An emergency contraceptive regimen employing a progestin alone (levonorgestrel) appears to be more effective and better tolerated than a common estrogen-progestin emergency contraceptive (''Yuzpe'') regimen when the regimens are initiated within 72 hours of unprotected intercourse; therefore, the progestin-only regimen generally is preferred when readily available. In a double-blind, randomized multicenter study in women who reported unprotected intercourse within 72 hours of receiving emergency contraception, a single-dose of levonorgestrel 1.5 mg was as effective in preventing pregnancy as levonorgestrel 0.75 mg every 12 hours for 2 doses. In a double-blind, randomized, multicenter study in women who reported only one act of unprotected intercourse within 72 hours of receiving emergency contraception, the expected pregnancy (failure) rate of 8% (with no contraception) was reduced to approximately 1% with a progestin-only regimen (levonorgestrel 0.75 mg every 12 hours for 2 doses). In another prospective, randomized study in women who reported a single act of intercourse within 48 hours of receiving emergency contraception, failure rates with the 2-dose levonorgestrel regimen and Yuzpe regimens (levonorgestrel 0.5 mg and 0.1 mg ethinyl estradiol every 12 hours for 2 doses) were similar (2.6 versus 2.4%, respectively). The efficacy of treatment in both studies was greatest when the contraceptive was given during the first 24 hours after unprotected intercourse; efficacy declined during subsequent 24-hour periods. The 2-dose levonorgestrel regimen was better tolerated than the Yuzpe regimen. In these 2 studies, nausea occurred in 23.1 versus 50.5% and in 16.1 versus 46.5% of women receiving the 2-dose levonorgestrel regimen versus the Yuzpe regimen, respectively, while vomiting occurred in 5.6 versus 18.8% and in 2.7 versus 22.4% of women with the 2-dose levonorgestrel regimen or Yuzpe regimen, respectively.
Since unprotected intercourse that occurs outside the fertile period is unlikely to result in conception, not all women given emergency postcoital contraception are at genuine risk for pregnancy. Therefore, a more accurate indication of the efficacy of postcoital contraceptive regimens would be based on the timing of unprotected intercourse and the probability that pregnancy would occur without treatment. Analysis of data from the multicenter, progestin-only (levonorgestrel) study involving approximately 2000 women suggest that when efficacy of postcoital contraception is based on the observed versus expected number of pregnancies, the levonorgestrel-only regimen would prevent 85% of pregnancies; pooled analysis of observed-versus-expected pregnancy data from other studies employing the Yuzpe regimen suggest that such therapy is approximately 74% effective in preventing pregnancy. However, postcoital (emergency) contraceptive regimens are not as effective as most other forms of long-term contraception.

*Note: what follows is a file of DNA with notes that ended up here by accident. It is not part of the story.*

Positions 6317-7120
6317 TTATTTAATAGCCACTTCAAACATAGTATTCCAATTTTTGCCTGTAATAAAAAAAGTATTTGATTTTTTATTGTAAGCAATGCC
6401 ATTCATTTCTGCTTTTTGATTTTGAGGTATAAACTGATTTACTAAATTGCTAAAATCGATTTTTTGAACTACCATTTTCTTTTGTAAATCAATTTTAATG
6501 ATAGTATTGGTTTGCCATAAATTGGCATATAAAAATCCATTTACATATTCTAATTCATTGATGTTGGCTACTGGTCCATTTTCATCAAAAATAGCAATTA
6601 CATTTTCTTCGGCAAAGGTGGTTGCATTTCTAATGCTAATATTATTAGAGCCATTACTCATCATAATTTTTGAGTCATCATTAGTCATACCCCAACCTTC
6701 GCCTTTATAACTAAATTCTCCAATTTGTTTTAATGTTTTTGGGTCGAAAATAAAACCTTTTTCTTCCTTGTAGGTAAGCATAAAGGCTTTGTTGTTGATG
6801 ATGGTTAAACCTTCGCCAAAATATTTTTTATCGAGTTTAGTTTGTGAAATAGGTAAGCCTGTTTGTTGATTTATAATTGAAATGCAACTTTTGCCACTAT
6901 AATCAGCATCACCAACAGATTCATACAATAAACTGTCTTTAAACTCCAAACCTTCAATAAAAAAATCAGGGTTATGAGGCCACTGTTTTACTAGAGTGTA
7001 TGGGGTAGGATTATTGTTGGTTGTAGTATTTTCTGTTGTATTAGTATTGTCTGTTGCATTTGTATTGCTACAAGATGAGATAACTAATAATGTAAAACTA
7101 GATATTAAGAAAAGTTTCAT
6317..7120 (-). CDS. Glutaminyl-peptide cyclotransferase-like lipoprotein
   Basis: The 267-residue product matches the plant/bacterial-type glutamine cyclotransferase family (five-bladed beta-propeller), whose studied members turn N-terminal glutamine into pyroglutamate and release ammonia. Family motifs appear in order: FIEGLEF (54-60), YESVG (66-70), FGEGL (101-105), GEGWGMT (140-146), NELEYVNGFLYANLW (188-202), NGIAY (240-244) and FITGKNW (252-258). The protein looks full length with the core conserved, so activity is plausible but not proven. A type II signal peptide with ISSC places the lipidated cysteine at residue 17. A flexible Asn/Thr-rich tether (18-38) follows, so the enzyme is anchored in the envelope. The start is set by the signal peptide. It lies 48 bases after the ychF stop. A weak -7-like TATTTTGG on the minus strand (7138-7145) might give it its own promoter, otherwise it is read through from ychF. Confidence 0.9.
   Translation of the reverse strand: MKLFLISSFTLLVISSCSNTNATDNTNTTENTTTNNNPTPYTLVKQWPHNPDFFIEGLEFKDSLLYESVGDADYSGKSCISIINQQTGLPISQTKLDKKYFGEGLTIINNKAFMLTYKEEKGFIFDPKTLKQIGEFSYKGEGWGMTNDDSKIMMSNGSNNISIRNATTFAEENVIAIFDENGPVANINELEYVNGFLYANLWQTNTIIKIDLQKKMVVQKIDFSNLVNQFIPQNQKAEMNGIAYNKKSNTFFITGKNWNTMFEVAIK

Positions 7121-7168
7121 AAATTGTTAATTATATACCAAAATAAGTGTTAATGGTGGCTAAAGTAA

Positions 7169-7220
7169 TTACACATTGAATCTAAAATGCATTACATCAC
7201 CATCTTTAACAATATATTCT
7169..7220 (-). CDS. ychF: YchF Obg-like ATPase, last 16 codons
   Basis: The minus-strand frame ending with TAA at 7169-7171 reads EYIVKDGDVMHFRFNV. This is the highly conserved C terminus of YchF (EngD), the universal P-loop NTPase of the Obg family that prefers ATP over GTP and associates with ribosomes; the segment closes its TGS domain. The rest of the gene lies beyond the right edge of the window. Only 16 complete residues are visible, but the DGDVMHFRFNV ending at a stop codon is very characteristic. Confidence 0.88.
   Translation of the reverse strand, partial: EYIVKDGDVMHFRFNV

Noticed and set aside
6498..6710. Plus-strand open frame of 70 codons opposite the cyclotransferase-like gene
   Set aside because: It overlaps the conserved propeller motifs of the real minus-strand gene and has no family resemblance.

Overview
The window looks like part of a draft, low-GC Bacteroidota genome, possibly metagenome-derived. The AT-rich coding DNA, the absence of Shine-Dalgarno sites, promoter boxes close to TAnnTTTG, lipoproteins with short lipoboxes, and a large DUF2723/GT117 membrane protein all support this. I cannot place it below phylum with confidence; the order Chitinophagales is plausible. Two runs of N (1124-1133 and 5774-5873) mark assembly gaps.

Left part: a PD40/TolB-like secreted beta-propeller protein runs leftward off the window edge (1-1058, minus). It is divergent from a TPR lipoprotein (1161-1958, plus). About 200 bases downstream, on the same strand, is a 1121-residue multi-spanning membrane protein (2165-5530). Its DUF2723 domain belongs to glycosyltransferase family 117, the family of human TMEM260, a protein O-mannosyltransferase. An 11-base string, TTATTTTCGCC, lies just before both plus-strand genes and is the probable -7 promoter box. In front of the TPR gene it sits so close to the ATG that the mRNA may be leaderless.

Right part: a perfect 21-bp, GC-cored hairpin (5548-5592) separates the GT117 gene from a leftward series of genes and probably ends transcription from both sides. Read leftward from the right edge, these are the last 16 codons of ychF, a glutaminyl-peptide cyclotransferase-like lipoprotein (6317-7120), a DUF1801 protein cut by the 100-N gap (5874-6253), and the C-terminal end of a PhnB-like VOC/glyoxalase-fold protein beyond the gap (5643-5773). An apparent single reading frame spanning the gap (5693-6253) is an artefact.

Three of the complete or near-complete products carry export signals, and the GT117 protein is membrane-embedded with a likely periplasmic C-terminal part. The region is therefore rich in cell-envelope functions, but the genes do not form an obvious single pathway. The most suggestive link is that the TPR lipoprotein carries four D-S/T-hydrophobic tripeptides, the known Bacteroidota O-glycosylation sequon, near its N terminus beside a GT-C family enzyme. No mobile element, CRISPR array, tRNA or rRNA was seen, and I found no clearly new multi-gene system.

Since postcoital contraceptive efficacy diminishes as the time period between intercourse and administration of the regimen increases, available data suggest that as with combination estrogen-progestin regimens, progestin-only postcoital contraception should ideally begin within 72 hours of unprotected intercourse. Emergency contraception is moderately effective when the regimen is administered up to 120 hours after unprotected intercourse. The effectiveness of postcoital contraception administered after more than 120 hours has not been established.
The American College of Obstetricians and Gynecologists (ACOG), other experts, and some states (e.g., Alaska, California, Hawaii, Maine, New Mexico, Washington) have advocated increased access to emergency postcoital contraception (e.g., nonprescription access via pharmacies, advance provision by clinicians) as a means of decreasing unintended pregnancy and abortion rates. There is some evidence that increased access to emergency postcoital contraception may not compromise conventional contraceptive use or sexual behavior, potentially allaying some concerns that have prompted others to advocate for restricted access. The FDA has approved the single-dose levonorgestrel regimen (Plan B One-Step) for nonprescription (over-the-counter [OTC]) status for women of childbearing potential regardless of age. Another FDA-approved product (Next Choice One Dose) is commercially available as a single-dose levonorgestrel regimen for OTC status in women 17 years of age or older or as a prescription-only preparation in women younger than 17 years of age. A 2-dose levonorgestrel preparation is also commercially available as a prescription-only preparation for women younger than 17 years of age.
For information on the use of combination estrogen-progestin contraceptives for postcoital contraception, .